The United States is fast becoming a nearsighted nation: More than 40% of Americans have myopia, and the number is climbing fast, especially for children. Experts aren’t sure why, but they believe there’s a strong link to increasing amounts of closeup viewing, especially screen time. The CDC estimates that children ages 8-10 spend 6 hours per day looking at electronic devices including TVs, phones or tablets, and video games.
Once it starts, myopia progresses quickly and can’t be cured. The good news is that there are steps you can take now to slow the progression of your child’s nearsightedness and protect their future eyesight.
Why Is Myopia in Children a Cause for Concern?
Myopia isn’t life-threatening, but this doesn’t mean parents should dismiss the condition. If left unchecked, it can advance to high myopia, which can cause serious sight-threatening conditions in adulthood, including:
- Retinal detachment
- Crossed eyes
Generally, myopia begins in childhood. Once it starts, it can progress at the rate of 0.50 diopter per year. (A diopter is the unit that measures the strength of contact lens and glass prescriptions).
Methods to Slow Down Myopia Progression
Single-vision glasses are the most prescribed treatment for nearsightedness. These lenses will correct the focusing error that causes myopia, but they won’t slow its progression. However, there are ways to do this. These are some of the therapies that have proved to be effective:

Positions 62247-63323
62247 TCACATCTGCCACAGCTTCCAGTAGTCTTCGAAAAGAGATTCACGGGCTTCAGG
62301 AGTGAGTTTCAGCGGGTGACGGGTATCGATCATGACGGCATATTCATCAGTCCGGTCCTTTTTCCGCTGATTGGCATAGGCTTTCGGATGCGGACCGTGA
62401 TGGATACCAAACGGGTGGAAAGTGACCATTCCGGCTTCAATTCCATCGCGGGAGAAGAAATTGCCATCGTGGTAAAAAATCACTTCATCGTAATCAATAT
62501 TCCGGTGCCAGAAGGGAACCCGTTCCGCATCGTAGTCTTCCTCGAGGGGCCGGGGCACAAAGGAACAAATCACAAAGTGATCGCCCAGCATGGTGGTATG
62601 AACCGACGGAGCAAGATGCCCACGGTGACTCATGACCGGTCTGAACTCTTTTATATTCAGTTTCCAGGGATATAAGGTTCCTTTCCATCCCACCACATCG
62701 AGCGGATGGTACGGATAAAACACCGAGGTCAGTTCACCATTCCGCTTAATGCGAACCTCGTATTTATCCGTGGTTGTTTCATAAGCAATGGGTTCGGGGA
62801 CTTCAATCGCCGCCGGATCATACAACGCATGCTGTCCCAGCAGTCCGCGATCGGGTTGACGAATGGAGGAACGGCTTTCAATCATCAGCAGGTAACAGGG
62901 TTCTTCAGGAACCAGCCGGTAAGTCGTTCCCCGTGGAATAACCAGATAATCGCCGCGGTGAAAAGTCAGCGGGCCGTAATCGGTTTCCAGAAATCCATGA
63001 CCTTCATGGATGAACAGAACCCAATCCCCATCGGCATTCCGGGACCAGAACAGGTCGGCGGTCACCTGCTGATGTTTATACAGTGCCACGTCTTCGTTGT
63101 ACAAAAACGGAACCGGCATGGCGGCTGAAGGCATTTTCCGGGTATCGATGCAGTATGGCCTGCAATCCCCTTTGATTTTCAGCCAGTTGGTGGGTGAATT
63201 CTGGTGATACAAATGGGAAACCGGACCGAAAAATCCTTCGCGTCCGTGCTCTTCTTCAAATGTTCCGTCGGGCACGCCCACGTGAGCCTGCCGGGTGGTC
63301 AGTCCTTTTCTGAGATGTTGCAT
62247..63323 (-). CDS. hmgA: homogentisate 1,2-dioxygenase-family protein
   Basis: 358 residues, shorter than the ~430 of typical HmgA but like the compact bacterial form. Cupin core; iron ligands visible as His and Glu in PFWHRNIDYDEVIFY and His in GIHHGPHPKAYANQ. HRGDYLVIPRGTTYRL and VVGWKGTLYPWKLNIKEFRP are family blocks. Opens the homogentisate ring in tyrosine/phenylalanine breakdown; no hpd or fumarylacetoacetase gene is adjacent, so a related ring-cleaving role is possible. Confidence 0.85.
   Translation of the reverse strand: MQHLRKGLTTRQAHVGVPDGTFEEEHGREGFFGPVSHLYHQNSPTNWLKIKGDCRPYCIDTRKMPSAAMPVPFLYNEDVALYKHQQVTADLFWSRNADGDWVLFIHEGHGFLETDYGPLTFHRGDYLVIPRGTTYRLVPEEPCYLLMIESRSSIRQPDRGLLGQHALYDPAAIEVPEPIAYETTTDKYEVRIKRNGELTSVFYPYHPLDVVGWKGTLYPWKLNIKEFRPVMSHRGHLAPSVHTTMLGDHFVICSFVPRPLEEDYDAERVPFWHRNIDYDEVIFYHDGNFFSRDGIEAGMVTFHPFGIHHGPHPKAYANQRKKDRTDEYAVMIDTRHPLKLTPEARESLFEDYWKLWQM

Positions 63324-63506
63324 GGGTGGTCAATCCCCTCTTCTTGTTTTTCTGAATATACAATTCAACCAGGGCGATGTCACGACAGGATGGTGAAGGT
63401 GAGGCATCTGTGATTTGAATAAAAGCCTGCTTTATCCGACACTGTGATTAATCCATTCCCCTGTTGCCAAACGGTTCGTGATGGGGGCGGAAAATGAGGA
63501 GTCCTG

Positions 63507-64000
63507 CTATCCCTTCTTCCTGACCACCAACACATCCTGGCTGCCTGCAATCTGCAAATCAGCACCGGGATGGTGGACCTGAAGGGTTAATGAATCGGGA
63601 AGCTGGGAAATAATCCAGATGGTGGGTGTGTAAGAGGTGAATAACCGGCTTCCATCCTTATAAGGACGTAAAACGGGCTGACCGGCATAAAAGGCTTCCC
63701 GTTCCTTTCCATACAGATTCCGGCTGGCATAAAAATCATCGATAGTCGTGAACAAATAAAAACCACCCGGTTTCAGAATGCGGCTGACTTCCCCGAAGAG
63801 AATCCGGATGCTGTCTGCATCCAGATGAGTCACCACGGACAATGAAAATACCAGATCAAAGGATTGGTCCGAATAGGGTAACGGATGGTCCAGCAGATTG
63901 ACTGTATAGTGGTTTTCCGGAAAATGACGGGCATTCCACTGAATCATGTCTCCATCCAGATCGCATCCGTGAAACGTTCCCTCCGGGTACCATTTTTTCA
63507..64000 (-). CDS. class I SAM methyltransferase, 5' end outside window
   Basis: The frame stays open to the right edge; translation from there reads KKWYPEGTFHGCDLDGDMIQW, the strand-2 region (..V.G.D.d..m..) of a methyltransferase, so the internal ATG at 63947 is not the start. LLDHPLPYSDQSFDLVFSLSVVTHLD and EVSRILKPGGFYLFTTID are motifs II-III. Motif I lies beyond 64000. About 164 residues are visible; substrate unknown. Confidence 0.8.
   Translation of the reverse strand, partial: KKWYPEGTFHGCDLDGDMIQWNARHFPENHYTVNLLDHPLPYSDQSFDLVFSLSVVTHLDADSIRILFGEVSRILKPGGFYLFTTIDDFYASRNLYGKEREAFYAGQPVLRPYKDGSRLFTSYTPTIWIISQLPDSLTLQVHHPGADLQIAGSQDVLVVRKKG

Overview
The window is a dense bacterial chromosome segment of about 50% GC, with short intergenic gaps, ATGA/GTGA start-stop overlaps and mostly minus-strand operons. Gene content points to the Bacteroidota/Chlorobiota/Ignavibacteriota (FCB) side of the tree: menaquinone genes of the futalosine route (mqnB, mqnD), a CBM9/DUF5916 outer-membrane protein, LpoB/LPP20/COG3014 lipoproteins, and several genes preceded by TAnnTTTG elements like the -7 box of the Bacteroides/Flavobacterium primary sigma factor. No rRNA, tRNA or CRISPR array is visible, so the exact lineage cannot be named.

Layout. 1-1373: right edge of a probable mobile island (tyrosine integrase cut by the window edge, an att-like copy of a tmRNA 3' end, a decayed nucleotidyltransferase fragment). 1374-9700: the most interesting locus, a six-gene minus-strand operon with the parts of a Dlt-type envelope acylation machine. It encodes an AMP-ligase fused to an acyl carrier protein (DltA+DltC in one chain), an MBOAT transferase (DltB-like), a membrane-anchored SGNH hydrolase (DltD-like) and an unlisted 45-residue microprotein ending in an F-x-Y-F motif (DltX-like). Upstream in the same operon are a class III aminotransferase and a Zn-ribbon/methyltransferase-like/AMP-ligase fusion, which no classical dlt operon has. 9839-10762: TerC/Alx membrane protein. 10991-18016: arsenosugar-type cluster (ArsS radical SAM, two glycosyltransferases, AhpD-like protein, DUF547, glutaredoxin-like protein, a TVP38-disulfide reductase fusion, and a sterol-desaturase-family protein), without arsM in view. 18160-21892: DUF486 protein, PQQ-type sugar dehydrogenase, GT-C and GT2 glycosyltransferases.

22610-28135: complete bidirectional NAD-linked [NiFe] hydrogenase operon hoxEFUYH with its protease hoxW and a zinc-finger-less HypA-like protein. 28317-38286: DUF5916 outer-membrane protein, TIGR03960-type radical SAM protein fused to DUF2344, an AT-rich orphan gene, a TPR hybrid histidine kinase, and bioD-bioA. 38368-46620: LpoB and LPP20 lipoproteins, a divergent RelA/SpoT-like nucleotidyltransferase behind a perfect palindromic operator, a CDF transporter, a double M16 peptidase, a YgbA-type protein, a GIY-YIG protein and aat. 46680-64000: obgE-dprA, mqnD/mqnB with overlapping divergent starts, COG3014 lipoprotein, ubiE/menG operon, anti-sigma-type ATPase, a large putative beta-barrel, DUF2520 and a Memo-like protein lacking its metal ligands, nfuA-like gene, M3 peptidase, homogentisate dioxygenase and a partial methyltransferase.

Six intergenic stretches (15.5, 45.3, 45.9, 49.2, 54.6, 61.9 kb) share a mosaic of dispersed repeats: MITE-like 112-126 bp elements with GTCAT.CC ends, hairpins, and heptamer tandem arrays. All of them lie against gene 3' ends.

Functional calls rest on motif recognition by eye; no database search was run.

- Low-dose atropine drops: These drops are usually given at bedtime for 2 or 3 years to children who are between 5 and 18 years of age. Doctors aren’t sure exactly how they work, but they think that the drops help to stop the lengthening of the eyeball that causes myopia. Some eye doctors report that for up to 90% of kids who use the drops, the rate of myopia progression slows by about half. Side effects include itchiness and redness around the eye.
- Orthokeratology (ortho-k) contact lenses: These special contact lenses are worn overnight. They flatten the front surface of the eye, or cornea, for clear daytime vision. The effect is only temporary: If you stop wearing these lenses, the cornea returns to its original shape. The myopia will come back within a few days, but if the lenses have been worn long enough, it won’t be as bad. Ortho-k lenses are harder to fit than regular ones. There’s also a greater chance of infection, and you’ll need to see the eye doctor for checkups more often.
- Peripheral defocus contact lenses: Children 6 to 12 years old may benefit from this special type of multifocal contact lens. They have different areas of focus to sharpen distance vision while they defocus peripheral (side) vision. This helps slow down the myopia. These lenses don’t work on all children, but they especially seem to help children whose parents also have nearsightedness that’s getting worse. As with all contacts, there’s always a risk of cornea infection.
- Vision therapy: This is a program of exercises designed for your child. It uses aids such as filters, prisms, and computer games to help their eyes and brain work together better. It can train the eyes to adjust focus better between close and distant objects, which can help slow the advance of nearsightedness. It can help ease the eyestrain and headaches that often go along with myopia to make visual tasks like reading easier.
How Your Eye Doctor Tracks Myopia Progression